January 2007
By Alan W. Dowd

Star Power in China
According to a recent report authored by China’s National Defense University and excerpted by a state-run newspaper, the Chinese military is eager to defend the country’s interests in space. “We should strive to develop coordinated land, sea, air and space systems,” according to the report. Western media outlets note that this marks a significant departure for Beijing.

Even so, the Pentagon has been sounding the alarm over China’s space aspirations for some time:

-A 2000 Pentagon report concluded that China is developing jamming equipment to disable GPS receivers, micro-satellites to latch on to satellites and destroy them, and lasers to blind US orbiters.

-In 2001, a blue-ribbon commission of US military leaders concluded that America’s dependence on space “makes its space systems potentially attractive targets” to a growing number of hostile nations. The commission mentioned China’s race into space by name.

-As Space.com detailed in 2005, the Pentagon’s annual report to Congress on China reiterated that Beijing is developing space-based anti-satellite weapons (ASATs), ground-based lasers designed to blind low-orbiting satellites and a fleet of reconnaissance and intelligence satellites of its own.

-In its 2006 report, the Pentagon focused attention on Beijing’s development and integration of photo-reconnaissance satellites, communications satellites and systems aimed at command and control.

-And just a few months ago, the US Air Force Space Command’s top general, Kevin Chilton, predicted that foreign countries will target and attack US satellites in the future. Although he did not mention China by name, he concluded that “I’m convinced they’ll strike at these capabilities, if nothing else to attempt to level the playing field.” 

Expensive Suits
Consider what Lawrence McQuillan and Hovannes Abramyan of the Pacific Research Institute have recently uncovered:

-Last fall, a woman sued Bacardi after someone spilled flaming rum on her in a bar. She claimed the product was defective.

-When the fiancé of a Chicago attorney had second thoughts and called off their engagement, the attorney filed suit for pain and suffering. Worse, a jury awarded her $178,000 in damages. Call it a punishment for prenuptial preemption.

-In California, a death-row inmate sued a journalist for writing a book about him, claiming that the book “defamed his good name.” This is a man who was convicted of killing 16 people. The case was thrown out, but not before the writer spent $30,000 in legal fees.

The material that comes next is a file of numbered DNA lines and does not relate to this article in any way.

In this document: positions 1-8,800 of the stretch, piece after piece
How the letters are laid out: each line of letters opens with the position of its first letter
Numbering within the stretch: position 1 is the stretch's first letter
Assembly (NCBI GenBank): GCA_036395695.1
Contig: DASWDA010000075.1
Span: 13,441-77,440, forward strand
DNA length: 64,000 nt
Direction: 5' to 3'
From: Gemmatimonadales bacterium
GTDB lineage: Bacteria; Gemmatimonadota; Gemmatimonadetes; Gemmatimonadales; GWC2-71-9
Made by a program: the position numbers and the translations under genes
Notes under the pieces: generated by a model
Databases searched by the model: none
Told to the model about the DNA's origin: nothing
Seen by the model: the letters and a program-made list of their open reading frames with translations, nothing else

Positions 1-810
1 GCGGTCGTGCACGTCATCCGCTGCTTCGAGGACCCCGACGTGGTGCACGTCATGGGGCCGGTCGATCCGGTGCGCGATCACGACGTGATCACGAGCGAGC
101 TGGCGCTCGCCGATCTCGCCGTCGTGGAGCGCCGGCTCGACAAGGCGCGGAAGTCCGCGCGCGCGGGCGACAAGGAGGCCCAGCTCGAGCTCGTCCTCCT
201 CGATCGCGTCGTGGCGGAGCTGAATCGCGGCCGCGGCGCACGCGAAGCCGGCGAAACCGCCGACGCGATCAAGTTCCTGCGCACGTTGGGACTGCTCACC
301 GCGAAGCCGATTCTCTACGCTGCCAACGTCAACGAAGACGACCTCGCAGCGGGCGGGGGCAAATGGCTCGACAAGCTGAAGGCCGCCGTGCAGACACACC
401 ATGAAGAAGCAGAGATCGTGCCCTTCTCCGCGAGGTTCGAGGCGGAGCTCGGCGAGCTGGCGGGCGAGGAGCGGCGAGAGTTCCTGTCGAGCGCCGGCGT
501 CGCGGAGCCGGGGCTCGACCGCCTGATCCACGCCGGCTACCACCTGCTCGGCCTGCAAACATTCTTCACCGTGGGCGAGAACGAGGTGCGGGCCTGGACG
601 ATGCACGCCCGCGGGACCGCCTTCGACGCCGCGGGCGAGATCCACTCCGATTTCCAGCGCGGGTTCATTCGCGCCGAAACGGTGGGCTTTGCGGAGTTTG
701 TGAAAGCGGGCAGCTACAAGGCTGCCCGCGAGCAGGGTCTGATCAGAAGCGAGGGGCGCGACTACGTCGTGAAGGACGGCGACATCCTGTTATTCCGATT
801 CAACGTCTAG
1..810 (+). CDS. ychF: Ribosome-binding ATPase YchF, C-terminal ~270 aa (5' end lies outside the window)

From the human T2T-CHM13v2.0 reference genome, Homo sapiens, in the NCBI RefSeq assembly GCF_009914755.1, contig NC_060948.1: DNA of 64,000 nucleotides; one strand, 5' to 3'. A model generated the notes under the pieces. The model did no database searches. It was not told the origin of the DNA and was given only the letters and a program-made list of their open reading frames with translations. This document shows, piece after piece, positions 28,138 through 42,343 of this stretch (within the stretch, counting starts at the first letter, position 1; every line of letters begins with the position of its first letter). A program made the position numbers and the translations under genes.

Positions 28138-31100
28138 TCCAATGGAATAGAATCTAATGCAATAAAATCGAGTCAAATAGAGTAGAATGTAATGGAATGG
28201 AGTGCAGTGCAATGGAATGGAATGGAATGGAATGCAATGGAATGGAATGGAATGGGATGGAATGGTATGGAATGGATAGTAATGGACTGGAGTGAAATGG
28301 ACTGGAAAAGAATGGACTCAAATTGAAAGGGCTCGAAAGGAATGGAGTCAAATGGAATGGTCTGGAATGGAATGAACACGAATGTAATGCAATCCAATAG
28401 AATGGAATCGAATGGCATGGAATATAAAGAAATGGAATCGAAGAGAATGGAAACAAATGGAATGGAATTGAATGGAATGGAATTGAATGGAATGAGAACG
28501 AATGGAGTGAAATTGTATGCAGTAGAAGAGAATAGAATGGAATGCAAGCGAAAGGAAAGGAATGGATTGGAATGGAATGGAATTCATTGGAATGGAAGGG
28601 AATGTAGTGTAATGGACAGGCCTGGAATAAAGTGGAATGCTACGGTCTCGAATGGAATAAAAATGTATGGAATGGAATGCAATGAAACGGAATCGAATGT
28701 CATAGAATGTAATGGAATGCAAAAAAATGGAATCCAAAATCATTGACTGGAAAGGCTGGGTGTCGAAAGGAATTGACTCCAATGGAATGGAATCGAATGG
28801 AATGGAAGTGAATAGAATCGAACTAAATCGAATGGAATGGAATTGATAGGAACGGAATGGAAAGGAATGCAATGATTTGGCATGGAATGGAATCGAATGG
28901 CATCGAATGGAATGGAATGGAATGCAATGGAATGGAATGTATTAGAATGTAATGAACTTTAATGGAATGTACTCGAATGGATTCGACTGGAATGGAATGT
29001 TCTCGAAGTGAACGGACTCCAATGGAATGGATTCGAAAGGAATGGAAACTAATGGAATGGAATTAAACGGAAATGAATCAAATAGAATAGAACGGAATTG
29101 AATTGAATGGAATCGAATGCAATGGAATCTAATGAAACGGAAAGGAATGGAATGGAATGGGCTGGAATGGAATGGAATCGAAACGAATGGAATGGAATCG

-More than three out of four—76 percent—of the members of the American College of Obstetricians and Gynecologists (ACOG) have been sued. They win over 80 percent of their cases, but the fear of lawsuits is having a devastating effect on their profession, according to McQuillan and Abramyan, with almost 15 percent of ACOG fellows leaving obstetric medicine.

Add up all the anecdotes, and you have a mountain of costly lawsuits. McQuillan and Abramyan estimate that the tort system may cost the US economy as much as $198 billion annually. Find out more at http://www.pacificresearch.org/.

Bracing for the Next Disaster
The US Conference of Mayors has released a massive survey of how mayors in cities of all shapes and sizes are preparing their communities for disasters and terrorism. The survey comprises 183 cities in 38 states, plus the District of Columbia and Puerto Rico. Respondents included the mayors of tiny Bothell, Washington (population 30,150), and the megalopolis of metropolitan New York (population 8 million).

-80 percent say they have not received sufficient federal resources to achieve full communications interoperability enabling first responders to communicate with various agencies and jurisdictions.

-70 percent report they are not prepared to handle the initial phases of a pandemic flu outbreak without federal assistance.

-56 percent report that they have updated their disaster evacuation plans, in the wake of what happened after Katrina.

-28 percent have developed cooperative agreements with nearby military bases to supply first responders with equipment and personnel to stabilize their cities in the event of an emergency or disaster.

Find out more at http://www.usmayors.org/.

As a contributing editor to The American Legion, Dowd writes columns and news briefs on national security, foreign affairs and U.S. politics each month for the magazine's "Rapid Fire" section.